MS & I

Saturday, June 4, 2011

Tuesdays with Morrie...

I recently finished a phenomenal book titled Tuesdays with Morrie. The book is about a college professor who is diagnosed with ALS (Lou Gehrig’s dieses); a former student has created this relationship with his college professor and meets with him every Tuesday. After the student graduates and Morrie is diagnosed they continue their Tuesday conversations. ALS is a progressive, fatal, neurodegenerative disease caused by the degeneration of motor neurons. This is in the same family as MS.

The day I was told that my MRI looked like I had MS they had to do additional testing to make sure it wasn’t ALS. The main difference that I could see between ALS and MS is that with ALS I was going to die in a matter of time. I remember while going to get my chest x-rayed and a spinal tap, I cried the entire time, fearful of the fatal disease. While reading the book I couldn’t help but write some of my favorite quotes from a dying man who has a whole new out look on life.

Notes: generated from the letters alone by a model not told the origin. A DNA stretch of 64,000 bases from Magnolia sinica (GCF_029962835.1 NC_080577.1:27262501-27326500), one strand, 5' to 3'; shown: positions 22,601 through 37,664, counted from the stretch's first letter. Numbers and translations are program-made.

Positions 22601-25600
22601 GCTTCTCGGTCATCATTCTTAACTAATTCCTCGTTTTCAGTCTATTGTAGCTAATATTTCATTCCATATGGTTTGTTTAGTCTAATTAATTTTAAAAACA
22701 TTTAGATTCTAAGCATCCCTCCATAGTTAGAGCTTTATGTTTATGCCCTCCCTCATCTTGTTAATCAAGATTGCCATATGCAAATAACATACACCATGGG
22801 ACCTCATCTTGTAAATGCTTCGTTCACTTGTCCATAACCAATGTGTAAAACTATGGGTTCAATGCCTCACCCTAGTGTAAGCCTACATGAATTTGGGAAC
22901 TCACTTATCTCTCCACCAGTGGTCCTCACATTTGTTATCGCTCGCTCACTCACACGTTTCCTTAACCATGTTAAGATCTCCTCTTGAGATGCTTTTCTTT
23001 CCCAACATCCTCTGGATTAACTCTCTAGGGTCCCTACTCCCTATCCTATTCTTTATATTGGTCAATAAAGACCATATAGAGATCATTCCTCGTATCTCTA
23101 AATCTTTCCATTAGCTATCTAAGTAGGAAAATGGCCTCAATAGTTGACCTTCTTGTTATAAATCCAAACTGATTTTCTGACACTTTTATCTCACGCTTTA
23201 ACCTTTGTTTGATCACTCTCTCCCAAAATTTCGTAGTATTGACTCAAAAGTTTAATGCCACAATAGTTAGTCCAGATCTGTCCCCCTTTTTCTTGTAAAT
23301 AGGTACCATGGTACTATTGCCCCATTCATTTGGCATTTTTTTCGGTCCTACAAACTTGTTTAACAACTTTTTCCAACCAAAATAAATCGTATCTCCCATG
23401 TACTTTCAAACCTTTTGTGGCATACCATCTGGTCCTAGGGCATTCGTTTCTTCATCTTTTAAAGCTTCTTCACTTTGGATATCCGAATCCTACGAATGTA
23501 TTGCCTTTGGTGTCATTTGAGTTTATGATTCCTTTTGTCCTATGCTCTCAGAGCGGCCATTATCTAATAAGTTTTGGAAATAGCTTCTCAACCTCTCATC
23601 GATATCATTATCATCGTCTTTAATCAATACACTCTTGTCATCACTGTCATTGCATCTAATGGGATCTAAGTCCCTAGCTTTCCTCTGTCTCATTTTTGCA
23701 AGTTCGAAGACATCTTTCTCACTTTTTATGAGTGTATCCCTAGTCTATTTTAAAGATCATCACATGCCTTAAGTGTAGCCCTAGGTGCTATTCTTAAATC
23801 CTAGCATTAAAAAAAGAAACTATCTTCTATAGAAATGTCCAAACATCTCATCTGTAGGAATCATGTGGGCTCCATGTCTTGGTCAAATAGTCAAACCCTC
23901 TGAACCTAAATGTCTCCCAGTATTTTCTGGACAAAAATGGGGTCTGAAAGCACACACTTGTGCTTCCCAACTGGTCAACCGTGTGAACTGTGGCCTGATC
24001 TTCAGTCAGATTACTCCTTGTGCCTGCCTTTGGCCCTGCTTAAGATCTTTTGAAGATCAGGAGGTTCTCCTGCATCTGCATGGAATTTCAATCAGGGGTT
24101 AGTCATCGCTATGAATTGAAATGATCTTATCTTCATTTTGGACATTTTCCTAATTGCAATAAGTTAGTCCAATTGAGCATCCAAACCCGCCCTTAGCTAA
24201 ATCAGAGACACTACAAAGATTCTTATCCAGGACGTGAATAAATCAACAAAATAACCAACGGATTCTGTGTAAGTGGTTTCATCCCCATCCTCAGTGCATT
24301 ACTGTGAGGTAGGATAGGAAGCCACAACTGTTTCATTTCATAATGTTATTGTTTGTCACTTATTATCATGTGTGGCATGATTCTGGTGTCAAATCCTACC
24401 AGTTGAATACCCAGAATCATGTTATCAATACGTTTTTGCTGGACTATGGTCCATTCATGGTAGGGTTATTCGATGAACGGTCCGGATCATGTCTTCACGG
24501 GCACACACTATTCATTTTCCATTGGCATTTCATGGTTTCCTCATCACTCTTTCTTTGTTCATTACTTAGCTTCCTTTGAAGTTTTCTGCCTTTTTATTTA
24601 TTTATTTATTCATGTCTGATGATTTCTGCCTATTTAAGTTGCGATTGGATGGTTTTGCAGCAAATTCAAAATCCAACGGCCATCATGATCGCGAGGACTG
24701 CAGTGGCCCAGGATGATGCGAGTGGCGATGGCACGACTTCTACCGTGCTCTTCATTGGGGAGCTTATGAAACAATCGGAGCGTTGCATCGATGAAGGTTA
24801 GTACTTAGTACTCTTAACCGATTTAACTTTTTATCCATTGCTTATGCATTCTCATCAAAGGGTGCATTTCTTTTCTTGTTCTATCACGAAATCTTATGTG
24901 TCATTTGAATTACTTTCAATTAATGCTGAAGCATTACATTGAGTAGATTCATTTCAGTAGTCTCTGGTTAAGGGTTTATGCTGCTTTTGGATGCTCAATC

“Accept what you are able to do and what you are not able to do. Accept the past as past, with out denying it or discarding it. Learn to forgive yourself to forgive others. Don’t assume that it is to late get involved.”

“Life is a series of pulls back and forth. You want to do one thing, but you are bound to something else. Something hurts you, yet you know it shouldn’t. You take certain things for granted even when you know you should never take anything for granted.

“With out love, we are birds with broken wings.”

“We put our values in the wrong things. And it leads to very disillusioned lives.”

“No matter where you live what we human beings have is shortsightedness. We don’t see what we could be. We should be looking at our potential stretching ourselves into everything we can become.”

“By throwing yourself into emotions, by allowing your self to dive in, all the way, over your head even, you experience them fully and completely. You know what pain is. You know what love is. You know what grief is. And only then can you say, ‘All right. I have experienced that emotion. I recognize that emotion. Now I need to detach from that emotion for a moment.’”

“As you grow, you learn more. If you stayed at twenty-two, you’d always be as ignorant as you were at twenty-two. Aging is not just decay, you know. It’s growth. Its more than the negative that you’re going to die, it’s also the positive that you understand you’re going to die, and that you live a better life because of it.”

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